Michigan State blocked 10 shots in the first half. It reached a point where it looked like the middle schoolers had coaxed the upstart elementary kids to the playground court with the double rims and chain-link nets at recess. Wanna play? Let’s play. The big kids then swatted shots into the swings. A few more by the jungle gym. Some over by the hopscotch board. The endless loop of no ball fake, shot attempt, block. It was hard to watch.

This was a game the Irish pointed to over the last few pandemic weeks. It was a game that coach Mike Brey believed his team was ready to play. From a physical and mental standpoint, they needed this challenge. Start the season at home against some strength of schedule bottom feeder? Not a chance. Time for these guys in this program at this time to go big. Think big.

Afterward, Brey could’ve taken a similar post-game path as he’s walked the last few years. He could’ve talked about how it was the junior varsity against the varsity (it was). He could’ve classified it as men against boys (at times, it was). Instead, the head coach was rather upbeat. The week featured four coronavirus tests for his players. The game wasn’t given the green light until the final batch of tests returned negative around noon Saturday.

“I’m kind of thrilled we got the game in,” Brey said.

Nothing about 2020 has stayed to the script, and Saturday’s opener was no exception for the Irish. Like life today, accept it and keep moving. Keep hoping. There’s a long way to go in this season. Notre Dame will get a few more chances at ranked teams, both in and out of ACC play. The way college basketball’s started, it’s too early to draw any conclusions in concrete. Virginia looks like a certain Final Four team one day, then loses to San Francisco the next. Villanova looks ticketed to challenge for a third national championship in six seasons out of the gate, then loses to Virginia Tech.

All signs seemed to stress that Notre Dame would be beyond average. Saturday showed that the Irish aren’t there yet. On a night when it was supposed to be older and wiser and better, it wasn’t. But there’s time.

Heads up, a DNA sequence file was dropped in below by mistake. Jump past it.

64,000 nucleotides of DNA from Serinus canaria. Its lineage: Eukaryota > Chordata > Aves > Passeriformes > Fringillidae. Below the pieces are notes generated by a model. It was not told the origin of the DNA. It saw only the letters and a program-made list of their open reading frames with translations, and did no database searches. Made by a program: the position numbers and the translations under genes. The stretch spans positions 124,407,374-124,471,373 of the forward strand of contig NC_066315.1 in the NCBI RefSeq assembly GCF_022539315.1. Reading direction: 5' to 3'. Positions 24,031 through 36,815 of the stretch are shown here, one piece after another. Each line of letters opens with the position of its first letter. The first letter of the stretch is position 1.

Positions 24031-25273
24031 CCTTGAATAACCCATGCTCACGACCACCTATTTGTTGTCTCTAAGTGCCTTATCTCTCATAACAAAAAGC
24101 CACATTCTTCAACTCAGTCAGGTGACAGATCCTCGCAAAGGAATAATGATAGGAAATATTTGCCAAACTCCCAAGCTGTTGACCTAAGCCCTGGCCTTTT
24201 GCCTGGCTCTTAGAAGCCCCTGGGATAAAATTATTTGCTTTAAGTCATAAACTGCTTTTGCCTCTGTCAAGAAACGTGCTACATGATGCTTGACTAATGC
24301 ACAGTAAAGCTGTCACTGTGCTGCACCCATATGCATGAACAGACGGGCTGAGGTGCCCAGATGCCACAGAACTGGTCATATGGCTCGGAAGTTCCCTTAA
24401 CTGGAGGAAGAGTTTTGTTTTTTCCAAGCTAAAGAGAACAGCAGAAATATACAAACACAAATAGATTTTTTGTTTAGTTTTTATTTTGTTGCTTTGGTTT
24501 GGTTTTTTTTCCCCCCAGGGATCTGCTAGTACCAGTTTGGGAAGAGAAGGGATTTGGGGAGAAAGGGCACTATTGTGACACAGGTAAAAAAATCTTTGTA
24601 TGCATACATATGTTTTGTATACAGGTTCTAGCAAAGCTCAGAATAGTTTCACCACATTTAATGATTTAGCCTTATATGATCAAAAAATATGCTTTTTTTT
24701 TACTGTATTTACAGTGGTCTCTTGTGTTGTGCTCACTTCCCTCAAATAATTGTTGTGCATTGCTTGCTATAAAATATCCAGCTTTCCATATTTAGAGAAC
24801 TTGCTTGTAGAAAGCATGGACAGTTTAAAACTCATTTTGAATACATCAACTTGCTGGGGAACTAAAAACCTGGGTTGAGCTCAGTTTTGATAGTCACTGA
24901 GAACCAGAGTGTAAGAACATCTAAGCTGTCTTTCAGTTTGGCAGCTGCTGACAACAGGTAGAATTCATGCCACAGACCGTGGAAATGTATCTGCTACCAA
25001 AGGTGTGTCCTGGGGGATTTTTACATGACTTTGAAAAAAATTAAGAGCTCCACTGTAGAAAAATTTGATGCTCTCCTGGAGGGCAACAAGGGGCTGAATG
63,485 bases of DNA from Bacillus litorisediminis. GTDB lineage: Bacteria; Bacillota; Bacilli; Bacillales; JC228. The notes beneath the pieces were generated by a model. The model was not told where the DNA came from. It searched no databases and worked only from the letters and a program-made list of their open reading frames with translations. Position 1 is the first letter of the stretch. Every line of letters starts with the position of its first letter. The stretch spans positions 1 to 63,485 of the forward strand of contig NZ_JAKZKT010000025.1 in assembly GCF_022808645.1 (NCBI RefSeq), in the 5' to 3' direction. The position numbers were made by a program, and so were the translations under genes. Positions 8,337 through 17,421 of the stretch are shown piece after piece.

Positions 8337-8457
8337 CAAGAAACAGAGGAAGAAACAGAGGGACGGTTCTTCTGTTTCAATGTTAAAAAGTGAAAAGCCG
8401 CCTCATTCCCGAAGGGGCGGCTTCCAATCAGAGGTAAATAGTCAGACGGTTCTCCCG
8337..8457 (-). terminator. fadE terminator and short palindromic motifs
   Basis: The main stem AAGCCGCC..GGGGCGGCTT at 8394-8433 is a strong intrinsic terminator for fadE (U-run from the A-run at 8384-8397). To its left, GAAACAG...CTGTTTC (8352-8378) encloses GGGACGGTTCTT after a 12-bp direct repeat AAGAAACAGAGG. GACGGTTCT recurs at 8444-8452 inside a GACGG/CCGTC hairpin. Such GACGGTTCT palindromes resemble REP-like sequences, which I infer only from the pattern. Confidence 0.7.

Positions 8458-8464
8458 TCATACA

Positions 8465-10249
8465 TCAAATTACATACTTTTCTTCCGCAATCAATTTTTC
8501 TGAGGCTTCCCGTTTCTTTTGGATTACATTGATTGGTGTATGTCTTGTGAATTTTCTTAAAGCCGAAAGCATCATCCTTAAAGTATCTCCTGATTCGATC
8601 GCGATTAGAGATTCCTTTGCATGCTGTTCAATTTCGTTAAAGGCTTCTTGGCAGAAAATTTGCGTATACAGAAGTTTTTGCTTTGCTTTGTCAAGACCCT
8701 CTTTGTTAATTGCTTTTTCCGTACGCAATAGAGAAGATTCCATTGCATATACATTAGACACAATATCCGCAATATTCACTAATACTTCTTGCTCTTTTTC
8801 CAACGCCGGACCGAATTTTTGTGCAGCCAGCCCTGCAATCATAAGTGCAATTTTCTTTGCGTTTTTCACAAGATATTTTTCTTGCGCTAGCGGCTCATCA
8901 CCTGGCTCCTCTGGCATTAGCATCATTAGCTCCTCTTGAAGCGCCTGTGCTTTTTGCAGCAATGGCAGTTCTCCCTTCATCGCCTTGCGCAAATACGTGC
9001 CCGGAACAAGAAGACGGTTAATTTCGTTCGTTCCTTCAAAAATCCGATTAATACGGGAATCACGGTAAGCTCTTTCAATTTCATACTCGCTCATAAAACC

This season’s going to get weird. Notre Dame plays next Wednesday, but if testing protocols go sideways, it might not play again for a couple weeks. Just getting to the next game is a win. And after the first one, at least we know something about Notre Dame.

The Irish have a long way to go. Too early to write everything about them off, but keep that pen and paper close.

NOTRE DAME (0-1): Durham 2-7 0-0 4, Laszewski 4-6 3-5 12, Goodwin 3-10 6-7 12, Hubb 7-23 5-7 23, Ryan 3-12 4-4 13, Djogo 1-1 0-0 2, Sanders 0-0 0-0 0, Zona 0-0 1-2 1, Morgan 1-1 1-1 3. Totals 21-60 20-26 70.

MICHIGAN ST. (2-0): Hauser 4-11 2-4 10, Henry 4-11 5-5 14, Kithier 2-3 2-2 6, Langford 3-7 0-0 8, Loyer 1-1 1-1 3, Brown 4-8 0-0 9, Watts 5-11 0-0 13, Hall 2-3 0-1 4, Bingham 3-8 1-1 7, Hoggard 0-2 0-0 0, Hoiberg 0-1 0-0 0, Marble 1-1 1-1 3, Sissoko 1-1 1-1 3, Izzo 0-2 0-0 0, Smith 0-0 0-0 0. Totals 30-70 13-16 80.

Halftime_Michigan St. 39-26. 3-Point Goals_Notre Dame 8-21 (Hubb 4-11, Ryan 3-7, Laszewski 1-1, Goodwin 0-2), Michigan St. 7-22 (Watts 3-5, Langford 2-3, Henry 1-3, Brown 1-5, Hall 0-1, Izzo 0-1, Hauser 0-4). Rebounds_Notre Dame 33 (Laszewski 9), Michigan St. 46 (Hauser 16). Assists_Notre Dame 13 (Goodwin 4), Michigan St. 26 (Watts 6). Total Fouls_Notre Dame 11, Michigan St. 21.

Michigan State’s Joey Hauser, left, and Notre Dame’s Juwan Durham battle for a rebound during the first half of Saturday’s game at Breslin Center.
Michigan State coach Tom Izzo and Notre Dame coach Mike Brey meet at midcourt after an 80-70 Spartan win Saturday at Breslin Center.